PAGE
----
Message in a Bottle
The Library of Forgotten Books

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April 23rd is the International Day of the Book. It’s official—the UN passed a declaration about it in 1995. Why did they pick that date? Well, it’s Shakespeare’s birthday, for one thing. It’s also La Diada de Sant Jordi, a major holiday in Barcelona and the rest of Catalonia since the fifteenth century. In English, we call it St. George’s Day.

Historically, Catalonian men gave women roses on that day, and women gave men a book to celebrate the occasion—”a rose for love and a book forever.” In modern times, the books go to both genders, and half of all books sold in the region every year are exchanged on April 23rd.

A few years ago, an independent bookstore in Austin, Texas decided to bring this tradition to the US. At the time, the employees at BookPeople were very excited about a new novel called The Angel’s Game by Barcelona native Carlos Ruiz Zafon. It’s a marvelously atmospheric thriller that features a secret Cemetery of Forgotten Books, a huge library of old, forgotten titles lovingly preserved by a select few. According to tradition, each initiate of this clandestine place is allowed to take one book from it and must protect it for life. So the good people of BookPeople each chose a favorite volume that had fallen out of favor, and they spent the month around St. George’s Day promoting those titles and competing to see which one reached the most new readers.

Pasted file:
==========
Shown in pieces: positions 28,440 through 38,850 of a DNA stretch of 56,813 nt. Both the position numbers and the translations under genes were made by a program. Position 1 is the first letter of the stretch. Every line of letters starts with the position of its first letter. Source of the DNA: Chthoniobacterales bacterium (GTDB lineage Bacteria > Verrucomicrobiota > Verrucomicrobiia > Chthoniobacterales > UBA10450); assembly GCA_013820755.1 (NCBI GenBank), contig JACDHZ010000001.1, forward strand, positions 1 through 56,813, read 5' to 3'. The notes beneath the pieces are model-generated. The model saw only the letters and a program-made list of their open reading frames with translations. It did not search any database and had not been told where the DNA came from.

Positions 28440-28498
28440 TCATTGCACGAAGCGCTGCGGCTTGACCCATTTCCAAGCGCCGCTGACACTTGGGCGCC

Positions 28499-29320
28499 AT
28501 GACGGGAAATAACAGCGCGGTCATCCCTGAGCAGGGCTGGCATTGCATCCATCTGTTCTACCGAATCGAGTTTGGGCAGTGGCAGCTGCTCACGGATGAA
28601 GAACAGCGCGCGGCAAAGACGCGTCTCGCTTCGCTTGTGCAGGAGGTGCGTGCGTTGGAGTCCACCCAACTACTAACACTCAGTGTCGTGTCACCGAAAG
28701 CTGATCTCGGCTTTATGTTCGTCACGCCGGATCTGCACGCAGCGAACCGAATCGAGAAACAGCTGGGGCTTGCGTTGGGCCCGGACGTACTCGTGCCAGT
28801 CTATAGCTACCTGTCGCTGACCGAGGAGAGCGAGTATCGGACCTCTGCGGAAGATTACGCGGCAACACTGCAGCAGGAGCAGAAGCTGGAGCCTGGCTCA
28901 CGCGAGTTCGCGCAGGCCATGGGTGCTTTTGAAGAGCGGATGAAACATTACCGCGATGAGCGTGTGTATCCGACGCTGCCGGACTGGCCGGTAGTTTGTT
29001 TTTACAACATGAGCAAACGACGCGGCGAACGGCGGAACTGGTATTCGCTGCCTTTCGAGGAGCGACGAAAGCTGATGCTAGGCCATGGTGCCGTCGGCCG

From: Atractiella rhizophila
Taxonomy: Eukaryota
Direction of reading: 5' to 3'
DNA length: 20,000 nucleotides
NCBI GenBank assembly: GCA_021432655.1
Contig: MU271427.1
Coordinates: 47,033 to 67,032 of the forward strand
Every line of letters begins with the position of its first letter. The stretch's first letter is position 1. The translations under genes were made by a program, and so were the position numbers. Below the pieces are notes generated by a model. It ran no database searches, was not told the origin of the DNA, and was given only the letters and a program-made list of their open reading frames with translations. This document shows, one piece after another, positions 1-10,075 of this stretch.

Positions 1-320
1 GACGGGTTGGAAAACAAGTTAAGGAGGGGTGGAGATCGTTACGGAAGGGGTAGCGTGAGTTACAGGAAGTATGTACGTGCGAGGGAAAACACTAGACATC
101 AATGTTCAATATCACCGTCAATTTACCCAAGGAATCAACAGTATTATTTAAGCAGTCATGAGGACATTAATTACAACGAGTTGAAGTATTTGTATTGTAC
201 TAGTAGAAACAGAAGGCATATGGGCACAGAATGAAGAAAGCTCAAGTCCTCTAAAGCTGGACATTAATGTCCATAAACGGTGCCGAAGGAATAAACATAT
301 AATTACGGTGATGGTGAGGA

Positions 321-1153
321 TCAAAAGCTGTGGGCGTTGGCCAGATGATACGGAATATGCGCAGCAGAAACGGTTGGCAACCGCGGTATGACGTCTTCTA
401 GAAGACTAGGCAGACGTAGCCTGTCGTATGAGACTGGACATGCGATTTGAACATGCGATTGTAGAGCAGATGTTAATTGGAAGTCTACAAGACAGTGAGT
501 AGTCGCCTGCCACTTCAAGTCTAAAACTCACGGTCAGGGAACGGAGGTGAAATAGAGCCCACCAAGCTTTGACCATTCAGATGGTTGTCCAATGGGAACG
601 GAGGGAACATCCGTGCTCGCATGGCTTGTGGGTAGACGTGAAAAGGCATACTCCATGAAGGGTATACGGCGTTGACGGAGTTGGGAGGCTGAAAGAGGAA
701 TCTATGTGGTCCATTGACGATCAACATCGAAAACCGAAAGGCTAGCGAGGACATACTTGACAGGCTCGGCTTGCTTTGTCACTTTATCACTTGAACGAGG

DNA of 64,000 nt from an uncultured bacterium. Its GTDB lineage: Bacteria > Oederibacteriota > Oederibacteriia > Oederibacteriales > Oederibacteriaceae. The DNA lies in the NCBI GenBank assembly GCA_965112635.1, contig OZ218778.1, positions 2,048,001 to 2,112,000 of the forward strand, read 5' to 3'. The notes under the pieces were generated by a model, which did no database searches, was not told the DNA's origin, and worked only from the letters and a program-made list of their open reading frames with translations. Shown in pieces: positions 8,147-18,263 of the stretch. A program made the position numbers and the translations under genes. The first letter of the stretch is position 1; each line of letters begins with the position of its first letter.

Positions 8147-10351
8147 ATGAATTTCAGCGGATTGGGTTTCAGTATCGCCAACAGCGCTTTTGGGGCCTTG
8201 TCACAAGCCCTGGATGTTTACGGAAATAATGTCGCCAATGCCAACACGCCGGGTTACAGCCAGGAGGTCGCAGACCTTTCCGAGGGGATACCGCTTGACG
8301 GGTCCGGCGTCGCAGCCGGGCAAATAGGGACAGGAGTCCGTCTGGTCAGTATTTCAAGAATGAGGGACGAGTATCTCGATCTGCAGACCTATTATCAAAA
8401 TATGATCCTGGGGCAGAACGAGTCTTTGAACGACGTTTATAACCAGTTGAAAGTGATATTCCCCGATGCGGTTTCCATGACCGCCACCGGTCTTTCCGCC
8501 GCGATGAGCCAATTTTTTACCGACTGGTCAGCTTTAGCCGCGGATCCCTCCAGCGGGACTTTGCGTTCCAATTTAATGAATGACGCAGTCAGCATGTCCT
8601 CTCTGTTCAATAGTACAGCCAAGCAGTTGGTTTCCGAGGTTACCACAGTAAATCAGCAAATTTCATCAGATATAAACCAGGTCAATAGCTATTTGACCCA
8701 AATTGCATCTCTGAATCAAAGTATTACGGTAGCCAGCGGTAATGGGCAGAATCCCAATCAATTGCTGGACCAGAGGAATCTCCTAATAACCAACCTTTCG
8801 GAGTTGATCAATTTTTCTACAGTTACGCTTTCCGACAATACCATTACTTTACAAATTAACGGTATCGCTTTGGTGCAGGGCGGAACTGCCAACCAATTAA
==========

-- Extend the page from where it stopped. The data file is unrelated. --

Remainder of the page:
Flash forward to 2013, when we at Island Books have decided to steal … er, borrow this fabulous idea and create our own Library of Forgotten Books. Our highly literate staff has selected an assortment of wonderful volumes that haven’t gotten the love they deserve. At least not lately. There’s a little something for everyone on the list. Our selections include a heartfelt memoir of a marriage of opposites, essays on old New York, and writing about the singular pleasures of the table, not to mention novels of death and war, love and delight, and the unfettered possibilities of the imagination.

Give one (or more) of them a good home, won’t you? Though they’re not brand new, the stories are far from stale. Of course you can visit our website to see all the titles, but you’ll want to come into the store to page through them in person. Books like these are most alive when you hold them in your hands. As they say in Catalonia, a book is forever. As long as someone remembers it.

—James